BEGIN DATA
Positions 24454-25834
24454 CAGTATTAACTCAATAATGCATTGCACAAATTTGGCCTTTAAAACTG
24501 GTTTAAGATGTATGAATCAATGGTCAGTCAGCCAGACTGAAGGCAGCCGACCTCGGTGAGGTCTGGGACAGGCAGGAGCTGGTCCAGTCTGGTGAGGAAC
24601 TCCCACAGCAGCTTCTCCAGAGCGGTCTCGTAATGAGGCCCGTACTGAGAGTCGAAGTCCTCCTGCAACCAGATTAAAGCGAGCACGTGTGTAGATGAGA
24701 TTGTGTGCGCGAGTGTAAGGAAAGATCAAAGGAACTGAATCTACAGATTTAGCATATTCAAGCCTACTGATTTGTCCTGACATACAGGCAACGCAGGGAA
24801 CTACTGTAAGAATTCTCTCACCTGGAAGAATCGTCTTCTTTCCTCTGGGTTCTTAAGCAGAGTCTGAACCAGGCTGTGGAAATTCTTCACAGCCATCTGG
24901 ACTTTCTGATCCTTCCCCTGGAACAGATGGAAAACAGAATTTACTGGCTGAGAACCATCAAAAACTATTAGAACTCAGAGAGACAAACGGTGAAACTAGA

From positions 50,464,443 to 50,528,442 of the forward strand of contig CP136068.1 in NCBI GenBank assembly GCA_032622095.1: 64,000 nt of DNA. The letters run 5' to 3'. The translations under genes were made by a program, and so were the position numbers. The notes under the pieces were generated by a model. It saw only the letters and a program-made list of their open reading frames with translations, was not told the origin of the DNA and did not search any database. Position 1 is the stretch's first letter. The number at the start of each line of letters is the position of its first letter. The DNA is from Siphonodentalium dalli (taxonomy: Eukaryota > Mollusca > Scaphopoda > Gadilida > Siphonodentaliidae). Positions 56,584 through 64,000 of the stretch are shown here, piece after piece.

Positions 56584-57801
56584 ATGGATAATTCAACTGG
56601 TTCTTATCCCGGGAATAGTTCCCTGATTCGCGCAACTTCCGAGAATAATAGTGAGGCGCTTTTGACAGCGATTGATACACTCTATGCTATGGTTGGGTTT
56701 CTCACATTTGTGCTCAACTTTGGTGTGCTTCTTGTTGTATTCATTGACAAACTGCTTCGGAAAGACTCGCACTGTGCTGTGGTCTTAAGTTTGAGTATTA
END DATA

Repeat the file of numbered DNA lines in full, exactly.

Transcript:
Positions 24454-25834
24454 CAGTATTAACTCAATAATGCATTGCACAAATTTGGCCTTTAAAACTG
24501 GTTTAAGATGTATGAATCAATGGTCAGTCAGCCAGACTGAAGGCAGCCGACCTCGGTGAGGTCTGGGACAGGCAGGAGCTGGTCCAGTCTGGTGAGGAAC
24601 TCCCACAGCAGCTTCTCCAGAGCGGTCTCGTAATGAGGCCCGTACTGAGAGTCGAAGTCCTCCTGCAACCAGATTAAAGCGAGCACGTGTGTAGATGAGA
24701 TTGTGTGCGCGAGTGTAAGGAAAGATCAAAGGAACTGAATCTACAGATTTAGCATATTCAAGCCTACTGATTTGTCCTGACATACAGGCAACGCAGGGAA
24801 CTACTGTAAGAATTCTCTCACCTGGAAGAATCGTCTTCTTTCCTCTGGGTTCTTAAGCAGAGTCTGAACCAGGCTGTGGAAATTCTTCACAGCCATCTGG
24901 ACTTTCTGATCCTTCCCCTGGAACAGATGGAAAACAGAATTTACTGGCTGAGAACCATCAAAAACTATTAGAACTCAGAGAGACAAACGGTGAAACTAGA

From positions 50,464,443 to 50,528,442 of the forward strand of contig CP136068.1 in NCBI GenBank assembly GCA_032622095.1: 64,000 nt of DNA. The letters run 5' to 3'. The translations under genes were made by a program, and so were the position numbers. The notes under the pieces were generated by a model. It saw only the letters and a program-made list of their open reading frames with translations, was not told the origin of the DNA and did not search any database. Position 1 is the stretch's first letter. The number at the start of each line of letters is the position of its first letter. The DNA is from Siphonodentalium dalli (taxonomy: Eukaryota > Mollusca > Scaphopoda > Gadilida > Siphonodentaliidae). Positions 56,584 through 64,000 of the stretch are shown here, piece after piece.

Positions 56584-57801
56584 ATGGATAATTCAACTGG
56601 TTCTTATCCCGGGAATAGTTCCCTGATTCGCGCAACTTCCGAGAATAATAGTGAGGCGCTTTTGACAGCGATTGATACACTCTATGCTATGGTTGGGTTT
56701 CTCACATTTGTGCTCAACTTTGGTGTGCTTCTTGTTGTATTCATTGACAAACTGCTTCGGAAAGACTCGCACTGTGCTGTGGTCTTAAGTTTGAGTATTA